Time of the Bells, 1769-1835

CHAPTER ONE: The Ring of Faith

A graying Fr. Junipero Serra, who had brought Christianity to California, sat humbly on the floor of a cabin of the ship San Antonio and slowly and with a tired hand composed a letter to his old friend and companion, Fr. Francisco Palou, at Loreto, the president of the Franciscan missions of Baja California. It was dated: “At the South Sea, in front of the Port of San Diego, April 16, 1770.”

“It is now a full year since I received news from the College, or from his Most Illustrious Lordship,” he wrote, “and soon it will be a year also, since I had my last letter from your reverence. Blessed be God! When you can I would appreciate your sending us some Mass candles and incense. . .”

It was about 7 o’clock in the morning, and the San Antonio had been towed by launch with the tide out to the entrance of the port, and was awaiting a change in the wind to sail north, to once more seek the bay of Monterey. Serra wrote he would hand his letter over to the sailors in the launch, when they were ready to pull away, in the hope it eventually would reach Loreto.

In the many months that had passed since he and the Spanish expedition had left by land from Loreto and by sea from La Paz, to raise the first cross in California and found Mission San Diego de Alcala, more than a third of its members had died of scurvy, supplies had failed to arrive when the San Jose was mysteriously lost at sea, and they had experienced an attack from Indians who mocked their attempts to convert them. Don Gaspar de Portola, the commander, had blazed El Camino Real, or the King’s Highway, up through California in an effort to locate the bay of Monterey, so extravagantly described 166 years before by the explorer, Sebastian Vizcaino, but failing to recognize it, had returned, disappointed, to San Diego, ready to give up the entire expedition and abandon California.

But the return of the San Antonio on her second trip up the coast had changed the course of history. She had been bound with supplies for Monterey, in the confidence that a mission and fort already had been founded there, but had turned around and unexpectedly put into San Diego Bay. The first precarious settlement at San Diego was saved; Monterey would be found, and another mission started there as ordered by His Majesty, the King of Spain, and his Illustrious Lordship, Don Jose de Galvez, the visitor-general of New Spain. This time Monterey would be sought by sea as well as by land. Serra chose to go on the San Antonio while Fr. Juan Crespi would go a second time by land, with Capt. Portola. Frs. Fernando Parron and Francisco Gomez would remain as ministers at San Diego, with the protection of some soldiers.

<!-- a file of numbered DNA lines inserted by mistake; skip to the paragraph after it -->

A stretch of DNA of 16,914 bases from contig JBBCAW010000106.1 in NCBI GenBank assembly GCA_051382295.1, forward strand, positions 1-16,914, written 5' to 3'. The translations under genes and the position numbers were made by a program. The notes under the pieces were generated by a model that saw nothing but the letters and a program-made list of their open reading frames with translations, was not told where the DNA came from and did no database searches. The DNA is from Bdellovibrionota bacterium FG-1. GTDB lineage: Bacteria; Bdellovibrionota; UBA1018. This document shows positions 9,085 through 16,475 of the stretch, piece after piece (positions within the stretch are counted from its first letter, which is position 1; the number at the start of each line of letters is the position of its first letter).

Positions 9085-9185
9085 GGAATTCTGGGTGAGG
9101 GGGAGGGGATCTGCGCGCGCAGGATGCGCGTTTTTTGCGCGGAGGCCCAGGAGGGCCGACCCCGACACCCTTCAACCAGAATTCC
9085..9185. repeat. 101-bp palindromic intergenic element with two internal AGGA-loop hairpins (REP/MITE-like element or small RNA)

The San Antonio picked up a wind off Point Loma but the voyage proved to be a long and trying one. The wind as usual blew mostly out of the north and west and the San Antonio beat against it, helplessly at times, and as Serra wrote:

“For days far from getting near to Monterey, we were getting farther and farther away from the goal of our desires. The result of it all was that the voyage lasted a full month and a half; and on May 31st, we entered and dropped anchor in the port – the object of so many controversies. We recognized it without any question, as being, both as to its underlying reality and its superficial landmarks, the same and unchanged spot where our ancestors the Spaniards landed in the year 1603. It is plain justice that we should definitely put out of our minds all thought, or any lingering fancy, of the port’s having disappeared, or being no longer in existence. These false notions have been circulated by reports emanating from the recent land expedition.”

The arrival, on a Friday, the first of June, was an occasion for further rejoicing; they found Portola and Crespi, and the rest of the land party, already there, having arrived eight days before after a relatively easy march overland from the semi-arid southland up through a country vividly green and fresh with spring. Serra invited all hands to Mass and the erection of a cross on the following Sunday.

“The day came,” he wrote.

“A Little chapel and altar were erected in that little valley, and under the same live-oak, close to the beach, where, it is said, Mass was celebrated at the beginning of the last century. Two processions from different directions converged at the same time on the spot, one from the sea, and one from the land expedition; we singing the divine praises in the launch, and the men on land, in their hearts.

“Our arrival was greeted by the joyful sound of the bells suspended from the branches of the oak tree. Everything being in readiness, and having put on alb and stole, and kneeling down with all the men before the altar, I intoned the hymn Veni, Creator Spiritus at the conclusion of which, and after invoking the help of the Holy Spirit on everything we were about to perform, I blessed the salt and the water. Then we all made our way to a gigantic cross which was all in readiness and lying on the ground. With everyone lending a hand we set it in an upright position. I sang the prayers for its blessing. We set it in the ground and then, with all the tenderness of our hearts, we venerated it. I sprinkled with holy water all the fields around. And thus, after raising aloft the standard of the King of Heaven, we unfurled the flag of our Catholic Monarch likewise. As we raised each one of them, we shouted at the top of our voices: ‘Long live the Faith! Long live the King!’ All the time the bells were ringing, and our rifles were being fired, and from the boat came the thunder of the big guns.

“Then we buried at the -foot of the cross a dead sailor, a caulker, the only one to die during this second expedition.”

One more official step remained to be taken, to reconfirm the discovery of California by Juan Rodriguez Cabrillo in 1542. As described by Serra, the officers proceeded to the act of taking formal possession of that country in the name of the King, unfurling and waving once more the royal flag, pulling grass, moving stones, and other formalities according to law-all accompanied with cheers, ringing of bells, and cannonades. The next day the expedition moved a rifle shot from the beach and there established a fort and mission which they named San Carlos de Monterey, in honor of the first name of both the King and the Viceroy. From then on, for as long as he lived, Serra would make his headquarters in the north but he always was to look back with nostalgia on San Diego as “the mother mission” of California.

The great news of the saving of San Diego and the founding of Monterey must get back to Mexico. Josef Velasquez, a soldier, and a sailor whom history has not identified, volunteered to make the 1200-mile journey back through San Diego and down the Pacific trail in Baja California that led to Velicata and then along the chain of old Jesuit missions, now administered by the Franciscans, to Loreto, the mission settlement and port on the Gulf of California, known to the Spaniards as the Sea of Cortes. They finally found Gov. Matias Armona and Fr. Palou at Todos Santos, far south on the Pacific side of the peninsula, on Aug. 2. The governor immediately wrote a message to be rushed to the Viceroy, the Marques de Croix, at Mexico City.